Summer in the Philippines could mean a whole lot of trips to the beaches, servings upon servings of refreshing halo-halo, and visits to the kamag-anaks or relatives in the provinces. But all of these plans may come to a disheartening halt when you or an important family member gets any one of these summer diseases. Make sure that everyone remains healthy this summer so that you can all have a great time spending your holiday not in bed, but in the outdoors!
Prickly heat or bungang araw is widespread in a country such as the Philippines that experiences high humidity and very high temperatures. It is characterized by skin rash with itchy, red and raised spots caused by excessive sweating and blocked sweat glands. Mild prickly heat should go away after a few days, but more serious ones could escalate to more critical conditions. Keep the skin cool by taking cold shower or bath, and changing sweaty clothes with new ones that are light and loose. Avoiding strenuous physical activity and prolonged sun exposure also helps.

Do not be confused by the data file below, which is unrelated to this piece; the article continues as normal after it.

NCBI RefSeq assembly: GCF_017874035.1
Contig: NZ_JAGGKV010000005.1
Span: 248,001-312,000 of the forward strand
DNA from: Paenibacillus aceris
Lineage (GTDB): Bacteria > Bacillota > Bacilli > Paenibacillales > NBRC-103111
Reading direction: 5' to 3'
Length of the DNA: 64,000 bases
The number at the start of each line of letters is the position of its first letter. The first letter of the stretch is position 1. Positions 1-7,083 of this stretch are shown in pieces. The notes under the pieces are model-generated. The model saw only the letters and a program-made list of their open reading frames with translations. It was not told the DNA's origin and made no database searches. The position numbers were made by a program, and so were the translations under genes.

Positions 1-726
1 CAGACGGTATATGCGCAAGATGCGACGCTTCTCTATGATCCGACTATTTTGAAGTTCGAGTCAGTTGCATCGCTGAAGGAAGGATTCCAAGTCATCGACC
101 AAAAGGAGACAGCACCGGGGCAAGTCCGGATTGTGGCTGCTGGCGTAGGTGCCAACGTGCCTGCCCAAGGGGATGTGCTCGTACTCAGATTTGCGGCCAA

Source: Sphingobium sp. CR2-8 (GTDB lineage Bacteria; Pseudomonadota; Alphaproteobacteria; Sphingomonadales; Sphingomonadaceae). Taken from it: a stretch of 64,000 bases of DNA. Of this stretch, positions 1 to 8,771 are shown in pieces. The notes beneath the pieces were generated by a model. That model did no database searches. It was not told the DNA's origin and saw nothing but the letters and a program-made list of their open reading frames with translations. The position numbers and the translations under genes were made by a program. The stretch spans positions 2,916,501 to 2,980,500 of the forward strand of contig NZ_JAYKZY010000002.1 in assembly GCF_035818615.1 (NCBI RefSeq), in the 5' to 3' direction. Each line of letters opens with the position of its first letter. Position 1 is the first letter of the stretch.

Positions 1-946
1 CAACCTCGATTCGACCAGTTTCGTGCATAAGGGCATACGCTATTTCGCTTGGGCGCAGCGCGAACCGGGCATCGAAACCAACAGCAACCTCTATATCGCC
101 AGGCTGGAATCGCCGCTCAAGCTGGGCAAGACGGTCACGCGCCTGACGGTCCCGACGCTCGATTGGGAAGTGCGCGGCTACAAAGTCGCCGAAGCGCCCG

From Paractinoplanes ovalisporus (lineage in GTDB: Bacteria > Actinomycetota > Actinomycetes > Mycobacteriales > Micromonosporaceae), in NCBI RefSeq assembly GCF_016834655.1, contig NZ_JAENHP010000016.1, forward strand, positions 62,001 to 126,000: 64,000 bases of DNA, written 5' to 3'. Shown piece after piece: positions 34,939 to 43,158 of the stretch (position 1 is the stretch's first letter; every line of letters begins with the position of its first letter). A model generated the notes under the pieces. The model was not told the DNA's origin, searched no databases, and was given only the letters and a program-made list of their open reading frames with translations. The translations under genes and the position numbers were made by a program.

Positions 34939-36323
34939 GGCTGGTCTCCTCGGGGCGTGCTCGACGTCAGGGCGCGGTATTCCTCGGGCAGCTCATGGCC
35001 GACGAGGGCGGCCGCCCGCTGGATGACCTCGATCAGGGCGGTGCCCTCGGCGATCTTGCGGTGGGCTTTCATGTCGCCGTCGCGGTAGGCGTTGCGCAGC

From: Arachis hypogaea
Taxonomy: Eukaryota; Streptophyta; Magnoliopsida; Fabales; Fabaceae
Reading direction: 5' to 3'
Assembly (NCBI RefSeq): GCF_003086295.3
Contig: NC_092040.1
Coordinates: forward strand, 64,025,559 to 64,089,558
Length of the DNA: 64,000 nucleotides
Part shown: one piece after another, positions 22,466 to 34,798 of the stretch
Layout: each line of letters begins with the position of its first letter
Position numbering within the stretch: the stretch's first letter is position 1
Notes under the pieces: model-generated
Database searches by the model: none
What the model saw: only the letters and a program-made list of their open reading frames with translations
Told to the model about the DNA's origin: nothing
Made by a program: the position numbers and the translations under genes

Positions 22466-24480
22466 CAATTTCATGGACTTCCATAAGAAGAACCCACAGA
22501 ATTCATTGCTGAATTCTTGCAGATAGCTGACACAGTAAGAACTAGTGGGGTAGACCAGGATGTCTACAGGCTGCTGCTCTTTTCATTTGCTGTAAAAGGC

Lying out under the sun too long can cause sunburn. Sunburn is a kind of skin damage caused by the harmful rays of the sun. It causes redness of the skin coupled with a stinging sensation, which may progress to swollen blisters that dries and flakes in a few days, combined with itchiness. Occasionally, sunburn is coupled with flu-like symptoms including headache, fever and weakness. You can prevent it by applying and reapplying sunscreen, wearing sun protective clothing and accessories such as hat or umbrella, staying under the shade and avoiding prolonged sun exposure.
The summer heat can be too much to irritate your throat causing you to develop cough and cold. Also, in summer many fruit trees and flowers bloom, which cause pollen allergies to some people, notwithstanding dust particles in summer that merge with the wind irritating not only your throat but also your eyes and skin. The heat can cause you to sweat a lot, and when you don’t hydrate enough, you end up with a dry, sore throat. Proper hydration is the key to preventing this disease – drink lots of fluids, especially water and fresh fruit juices rich in vitamin C and other essential nutrients.